Developing NEAR Contracts that Work With The Graph
On Ethereum, a subgraph indexes events emitted by a smart contract, but on NEAR, we don't have events (at least not yet). The Graph for NEAR indexes blocks and receipts. The receipts may contain logs if a developer codes them in (ideally in a standard JSON format). So the first thing we need to do is ensure our contract is emitting logs in a manner that the subgraph can listen for and index.
For the purpose of this course we created and deployed a contract account that we know is emitting logs in JSON format so we have something to work with. It's a registry contract that enables people to register and associate their NEAR account with a decentralized identifier (DID) created on the Ceramic Network.
The use case we'll explore in the rest of the course is how to make our app query this subgraph to get all the existing registrations (DIDs). Knowing the DID's, we can then bring in corresponding data from Ceramic for each DID to create interesting and useful directories (like a NEAR Guilds directory or a member's directory for a specific app).
Ethereum Events vs NEAR "Events"
For Ethereum contracts, you can go to Etherscan and lookup the contract address to look at its code and figure out what events are being emitted. For example, you can view the popular Crypto Punk ETH-20 contract and if you click on the "Contract" tab you can also have a look at its Solidity code. The contract's address is `0xb47e3cd837dDF8e4c57F05d70Ab865de6e193BBB`.
Ethereum contracts have ABIs (Application Binary Interface). It defines the methods and structures that can be used to interact with that binary contract and what shape of data you'll get back.
NEAR contracts compile to webAssembly (WASM) and don't have ABIs so it's not as easy to find the data NEAR contracts are emitting. Etherscan support is coming some day, but until then you either know what's being emitted in the logs because you are the developer, you need to go through the code in a Github repo, or look through contract transactions in the Explorer to figure it out.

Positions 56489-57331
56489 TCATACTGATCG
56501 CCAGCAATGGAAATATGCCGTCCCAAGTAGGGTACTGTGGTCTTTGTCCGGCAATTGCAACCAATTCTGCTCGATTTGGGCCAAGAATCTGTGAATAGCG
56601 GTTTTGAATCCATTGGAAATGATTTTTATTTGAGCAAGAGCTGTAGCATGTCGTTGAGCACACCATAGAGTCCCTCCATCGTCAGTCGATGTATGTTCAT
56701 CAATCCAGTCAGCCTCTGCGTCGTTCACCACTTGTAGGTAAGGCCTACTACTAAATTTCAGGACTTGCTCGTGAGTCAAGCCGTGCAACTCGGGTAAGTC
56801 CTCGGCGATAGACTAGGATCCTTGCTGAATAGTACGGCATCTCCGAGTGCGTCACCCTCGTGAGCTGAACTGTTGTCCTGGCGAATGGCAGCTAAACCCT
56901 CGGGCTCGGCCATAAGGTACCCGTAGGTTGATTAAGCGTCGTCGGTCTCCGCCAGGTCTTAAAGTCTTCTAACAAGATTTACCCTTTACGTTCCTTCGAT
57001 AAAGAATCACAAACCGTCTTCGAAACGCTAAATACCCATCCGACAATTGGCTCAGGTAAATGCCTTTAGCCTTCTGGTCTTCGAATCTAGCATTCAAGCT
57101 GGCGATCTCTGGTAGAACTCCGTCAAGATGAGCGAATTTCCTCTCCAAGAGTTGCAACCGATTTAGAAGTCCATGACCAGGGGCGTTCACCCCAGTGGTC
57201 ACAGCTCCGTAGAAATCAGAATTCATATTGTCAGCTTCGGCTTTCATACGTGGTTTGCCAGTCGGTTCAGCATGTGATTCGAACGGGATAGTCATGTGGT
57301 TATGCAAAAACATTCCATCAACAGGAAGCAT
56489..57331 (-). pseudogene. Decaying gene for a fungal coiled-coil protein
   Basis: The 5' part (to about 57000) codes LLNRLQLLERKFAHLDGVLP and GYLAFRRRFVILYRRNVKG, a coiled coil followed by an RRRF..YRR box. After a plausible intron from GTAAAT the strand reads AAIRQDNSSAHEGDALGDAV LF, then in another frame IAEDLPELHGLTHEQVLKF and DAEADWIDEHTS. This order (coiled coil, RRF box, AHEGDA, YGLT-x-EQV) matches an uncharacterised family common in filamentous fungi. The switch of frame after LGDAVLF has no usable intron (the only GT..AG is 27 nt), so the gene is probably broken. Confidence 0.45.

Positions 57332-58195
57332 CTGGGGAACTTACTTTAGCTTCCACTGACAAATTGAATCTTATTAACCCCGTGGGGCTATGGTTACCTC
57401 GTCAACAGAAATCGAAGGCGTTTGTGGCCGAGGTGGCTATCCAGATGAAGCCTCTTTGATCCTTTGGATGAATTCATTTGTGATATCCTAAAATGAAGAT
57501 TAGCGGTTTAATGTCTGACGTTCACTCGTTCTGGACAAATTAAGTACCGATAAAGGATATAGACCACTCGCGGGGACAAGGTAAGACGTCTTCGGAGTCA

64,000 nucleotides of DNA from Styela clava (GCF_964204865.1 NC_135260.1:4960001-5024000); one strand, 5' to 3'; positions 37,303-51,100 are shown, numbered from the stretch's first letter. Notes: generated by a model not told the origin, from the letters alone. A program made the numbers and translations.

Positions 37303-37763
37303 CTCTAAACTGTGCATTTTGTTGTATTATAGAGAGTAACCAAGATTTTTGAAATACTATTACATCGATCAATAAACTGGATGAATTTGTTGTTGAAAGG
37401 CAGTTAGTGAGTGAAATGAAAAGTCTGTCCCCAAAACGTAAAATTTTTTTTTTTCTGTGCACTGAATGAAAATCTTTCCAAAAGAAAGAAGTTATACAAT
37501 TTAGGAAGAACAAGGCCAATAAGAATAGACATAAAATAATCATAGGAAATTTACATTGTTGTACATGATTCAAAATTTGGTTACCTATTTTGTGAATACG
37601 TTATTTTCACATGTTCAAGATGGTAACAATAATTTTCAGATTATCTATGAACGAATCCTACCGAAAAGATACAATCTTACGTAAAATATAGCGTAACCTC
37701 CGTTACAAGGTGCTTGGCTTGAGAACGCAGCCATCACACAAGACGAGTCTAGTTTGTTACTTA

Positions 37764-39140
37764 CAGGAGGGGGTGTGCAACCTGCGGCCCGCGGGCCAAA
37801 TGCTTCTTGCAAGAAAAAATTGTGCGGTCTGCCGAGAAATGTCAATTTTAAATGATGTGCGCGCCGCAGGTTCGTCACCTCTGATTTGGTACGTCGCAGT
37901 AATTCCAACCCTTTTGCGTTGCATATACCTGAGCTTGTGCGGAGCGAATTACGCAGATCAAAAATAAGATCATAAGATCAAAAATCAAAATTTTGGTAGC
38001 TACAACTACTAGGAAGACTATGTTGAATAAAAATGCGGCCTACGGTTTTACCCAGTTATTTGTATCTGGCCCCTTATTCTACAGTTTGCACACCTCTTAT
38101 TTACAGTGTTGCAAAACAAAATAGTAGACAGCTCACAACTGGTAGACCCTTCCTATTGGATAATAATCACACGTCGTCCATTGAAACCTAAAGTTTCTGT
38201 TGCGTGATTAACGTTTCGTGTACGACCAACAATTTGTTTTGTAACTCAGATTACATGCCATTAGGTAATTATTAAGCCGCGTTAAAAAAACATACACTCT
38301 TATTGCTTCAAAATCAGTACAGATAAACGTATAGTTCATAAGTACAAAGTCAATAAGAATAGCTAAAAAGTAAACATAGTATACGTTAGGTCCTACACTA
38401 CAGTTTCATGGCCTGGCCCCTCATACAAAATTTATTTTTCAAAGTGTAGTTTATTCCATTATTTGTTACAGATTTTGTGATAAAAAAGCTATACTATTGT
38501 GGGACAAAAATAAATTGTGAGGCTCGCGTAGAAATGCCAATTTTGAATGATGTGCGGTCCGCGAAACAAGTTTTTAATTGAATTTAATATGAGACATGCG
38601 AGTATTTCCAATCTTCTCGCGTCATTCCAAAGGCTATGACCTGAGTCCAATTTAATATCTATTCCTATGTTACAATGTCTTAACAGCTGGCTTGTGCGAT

Recently, NEAR enhancement proposal 171 (NEP-171) defined an event format primarily aimed at NFTs. However, it's also a useful standard for developers to use in other types of contracts and it's what we're going to use to enable our contracts to work with our subgraph. If looking through AssemblyScript code, a logging entry may look something like so:
Can you figure it out?
Looking at that code, can you find the event and data it provides? What function is being called? What arguments are included in the data? We will come back to these logged events very soon.
Enabling Your Contracts
If you have or will have a contract that you want to work with The Graph, you'll need to code in logs like the one above. You're not constrained to use the NEP-171 standard, but outputting them in a JSON format makes mapping the data to the entities much easier to do which is important if you want to take full advantage of GraphQL queries, create relationships between entities and so on.
You'll typically want to include a logging.log entry at the end of any function call in your contract that "does something". It takes a little thought as to what data to pass back and how that might be useful in the context of your application.
For example, with the above log listening for the "removeEditor" functionCall, knowing who is removing editors can lead to insights about who is the most active editor. Coupled with other data can also determine if their are patterns in the types of editors being removed. That type of insight would not be easily queryable without an indexer or The Graph.
If you just want to follow along with the course, we have already created and deployed a contract that is setup with NEP-171 logs that you can interact with (did.near). If you want to work on your own project, now would be the time to go through your contract and add logs similar to the one shown above to the functionCalls you want to track. When done, deploy it.
Note: currently The Graph only works with the NEAR mainnet (near-mainnet). It does not index the testnet. That support is apparently in the works, but you'll need a mainnet contract enabled with JSON formatted logs
Now that you've got a contract that can be indexed and provide some useful data, we'll move on to scaffolding out a NEAR subgraph and installing the graph-cli so you can generate, build, and deploy your code to the Hosted Service. See you in the next lesson.
Maybe you'd rather have us build your NEAR subgraph for you?
Not a problem and it can be pretty quick and inexpensive depending on the complexity of your contract. Get in touch using one of the methods below.